Religious sisters played major role in battling Spanish flu

By Patricia Kasten | The Compass | May 7, 2020

ALLOUEZ — Today’s COVID-19 pandemic carries echoes of an epidemic that struck the world a century ago. Called “the Spanish flu” — though it had nothing to do with Spain and probably developed in the United States — this H1N1-variant influenza struck 500 million people worldwide between 1918 and 1920. People wore masks, often made of cheesecloth (which proved not effective).

A Daughter of Charity, right, helps a nurse with a patient at Carney Hospital in Boston during the 1918 Spanish flu pandemic. (CNS photo | Courtesy of Daughters of Charity, Province of St. Louis)

The Spanish flu killed an estimated 50 million and 675,000 died in the United States, according to the Centers for Disease Control and Prevention (CDC). According to the National Institutes of Health (NIH), at least 10,000 Wisconsinites died from the flu between 1918 and 1919.

Like many religious communities of the time, the Franciscan Sisters of Christian Charity (FSCC) served in Wisconsin hospitals in 1918, including in Antigo (now Aspirus Langlade). Records of their service can be seen in a story of a Manitowoc Franciscan sister who served in Zanesville, Ohio, in 1918.

Sr. Aquinas Kinskey, a 25-year-old teacher, had been sent to Zanesville to care for her parents who had the Spanish flu. After they recovered, Sr. Aquinas was assigned to the County Children’s Home and a dormitory with 27 sick boys.

“Their matron was afraid to go into the room for fear she might get the flu,” she recounted in records shared by Sr. Caritas Strodthoff, current FSCC archivist.

“For three days,” Sr. Aquinas wrote, “the boys had had nothing to eat or drink. I just went around the first day taking temperatures and giving them water. I would put a tag on the toes of all the boys I thought were so far gone that they were going to die. When the doctor arrived he just looked at the ‘tagged boys.’”

With Sr. Aquinas’ care, all but one of the boys recovered.

A letter from Abbot Bernard Pennings, preserved at St. Norbert Abbey, mentions that Norbertine Fr. Paul Lanctot succumbed to the flu. Fr. Lanctot died Jan. 25, 1919, age 28, at “the Chapel in Robinsonville,” (now the National Shrine of Our Lady of Good Help). At the time, the Sisters of St. Francis of the Holy Cross staffed the boarding school there. The same letter says Norbertine Fr. Milo Smits caught the flu from Fr. Lanctot and nearly died himself.

Quick Station Action
In Wisconsin, the state took quick action. On the same day Oshkosh was running out of funeral flowers, Dr. Cornelius Harper, the Wisconsin State Health Officer, ordered the closing of schools, churches, Sunday schools, movie and live theater venues, “other places of amusement” and all public gatherings. Factories, offices and workplaces could remain open. His order — similar to present-Gov. Tony Evers’ “shelter-at-home” order — remained in effect until late December.

No records exist in the archives of the Diocese of Green Bay about church closures during the Spanish flu. However, on Oct. 12, 1918, six Oshkosh priests announced in the Daily Northwestern newspaper that their churches would close. This was two days after Dr. Harper’s order. These priests were Msgr. Alois Bastian, Fr. James Hogan, Fr. Anthony Krauza, Msgr. R. Michael Schmitz, Msgr. John Selbach and Fr. Michael Clifford.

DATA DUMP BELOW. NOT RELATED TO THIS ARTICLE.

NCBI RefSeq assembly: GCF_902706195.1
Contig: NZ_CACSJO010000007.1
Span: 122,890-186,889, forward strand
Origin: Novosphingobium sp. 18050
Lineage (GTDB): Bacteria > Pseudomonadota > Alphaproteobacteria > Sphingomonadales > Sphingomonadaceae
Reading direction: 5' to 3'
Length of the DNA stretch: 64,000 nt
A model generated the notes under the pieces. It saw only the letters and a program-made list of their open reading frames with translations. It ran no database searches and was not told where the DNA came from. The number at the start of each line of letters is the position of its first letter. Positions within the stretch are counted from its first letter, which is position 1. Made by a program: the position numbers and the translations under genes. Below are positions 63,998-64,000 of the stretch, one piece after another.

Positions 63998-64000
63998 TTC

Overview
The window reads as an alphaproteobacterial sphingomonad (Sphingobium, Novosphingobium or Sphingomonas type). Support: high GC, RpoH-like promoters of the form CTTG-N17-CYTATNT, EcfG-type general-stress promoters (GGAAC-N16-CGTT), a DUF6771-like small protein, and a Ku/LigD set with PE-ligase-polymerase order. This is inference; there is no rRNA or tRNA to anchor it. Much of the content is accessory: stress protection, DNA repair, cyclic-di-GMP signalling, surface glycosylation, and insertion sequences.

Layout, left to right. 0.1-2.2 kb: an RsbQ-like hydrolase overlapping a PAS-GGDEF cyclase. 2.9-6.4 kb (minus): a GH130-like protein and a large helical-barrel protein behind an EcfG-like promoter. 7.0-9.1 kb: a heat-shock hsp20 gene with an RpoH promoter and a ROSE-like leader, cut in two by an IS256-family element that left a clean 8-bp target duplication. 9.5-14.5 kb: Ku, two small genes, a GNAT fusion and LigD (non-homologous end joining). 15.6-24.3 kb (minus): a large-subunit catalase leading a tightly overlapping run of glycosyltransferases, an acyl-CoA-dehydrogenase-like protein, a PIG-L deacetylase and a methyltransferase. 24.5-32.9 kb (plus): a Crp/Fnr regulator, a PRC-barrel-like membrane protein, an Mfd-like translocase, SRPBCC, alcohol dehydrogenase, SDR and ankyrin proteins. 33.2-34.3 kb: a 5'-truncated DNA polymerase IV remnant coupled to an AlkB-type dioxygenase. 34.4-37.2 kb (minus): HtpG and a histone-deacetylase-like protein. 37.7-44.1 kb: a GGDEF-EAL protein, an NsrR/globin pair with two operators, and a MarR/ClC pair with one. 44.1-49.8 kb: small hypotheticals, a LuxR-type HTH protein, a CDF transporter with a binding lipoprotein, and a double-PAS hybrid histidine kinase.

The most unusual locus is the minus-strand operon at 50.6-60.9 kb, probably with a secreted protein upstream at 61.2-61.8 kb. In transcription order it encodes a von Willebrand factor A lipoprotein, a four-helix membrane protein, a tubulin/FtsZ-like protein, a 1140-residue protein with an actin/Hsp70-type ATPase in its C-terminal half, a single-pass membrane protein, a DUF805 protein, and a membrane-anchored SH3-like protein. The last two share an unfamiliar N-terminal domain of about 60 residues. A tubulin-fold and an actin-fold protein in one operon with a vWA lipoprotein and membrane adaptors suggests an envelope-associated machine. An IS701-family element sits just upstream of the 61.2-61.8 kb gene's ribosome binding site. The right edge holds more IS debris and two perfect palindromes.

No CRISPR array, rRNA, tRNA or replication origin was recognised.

In Green Bay, according to records at St. Mary of the Angels Parish, schools were closed by the city health officer. Also, Masses were not held at St. Mary’s from Oct. 14 to Nov. 4, 1918. On three Sundays — Oct. 20, Oct. 27 and Nov. 3 — Masses were celebrated outside the monastery.

Many people, as they are today, were dismayed by the closing of churches. The book, “The Great War Comes to Wisconsin” references a priest in Racine refusing to close St. Rose Church. Dr. Harper contacted Milwaukee’s then-Archbishop Sebastian Messmer (who had served as bishop of Green Bay from 1892-1903), and the church was closed.

Quarantine Pays Off
Wisconsin’s efforts at quarantine in 1918 succeeded. The state had one of the lowest death rates in the country. According to Wisconsin’s Board of Health records, out of 25 registered states, Wisconsin had the fourth lowest death rate: 3.3 deaths per 1,000 residents.

While the Spanish flu receded after the October 1918 quarantine, it returned. Things worsened briefly after news arrived of the signing of the Armistice that ended World War I on Nov. 11, 1918. Street parades and other celebrations broke the curfew and quarantines.

By Nov. 14, the Oshkosh Daily Northwestern reported a rise in new influenza cases. Oshkosh reinforced its bans, including one about public spitting, until the end of November. Schools reopened shortly before Christmas.

However, Christmas 1918 in Wisconsin was similar to Easter celebrations around the state in 2020. According to the Dec. 17, 1918, Janesville Daily Gazette, Archbishop Messmer again closed churches in the Milwaukee Archdiocese and did not allow midnight Mass to be celebrated on Christmas Eve.

For Catholics in 1918 and Catholics in 2020, the words of Mother Ephrosine to her fellow Manitowoc sisters still echoes today: “The Lord is the master. Do your best during the time that is at your disposal and leave the rest to him.”

Assistance was offered by the archives of the Diocese of Green Bay; archives of the Franciscan Sisters of Christian Charity; St. Norbert Abbey records; and records of the Hospital Sisters Health System (HSHS).

Editor’s note: This is the second in a two-part series.
Part 1

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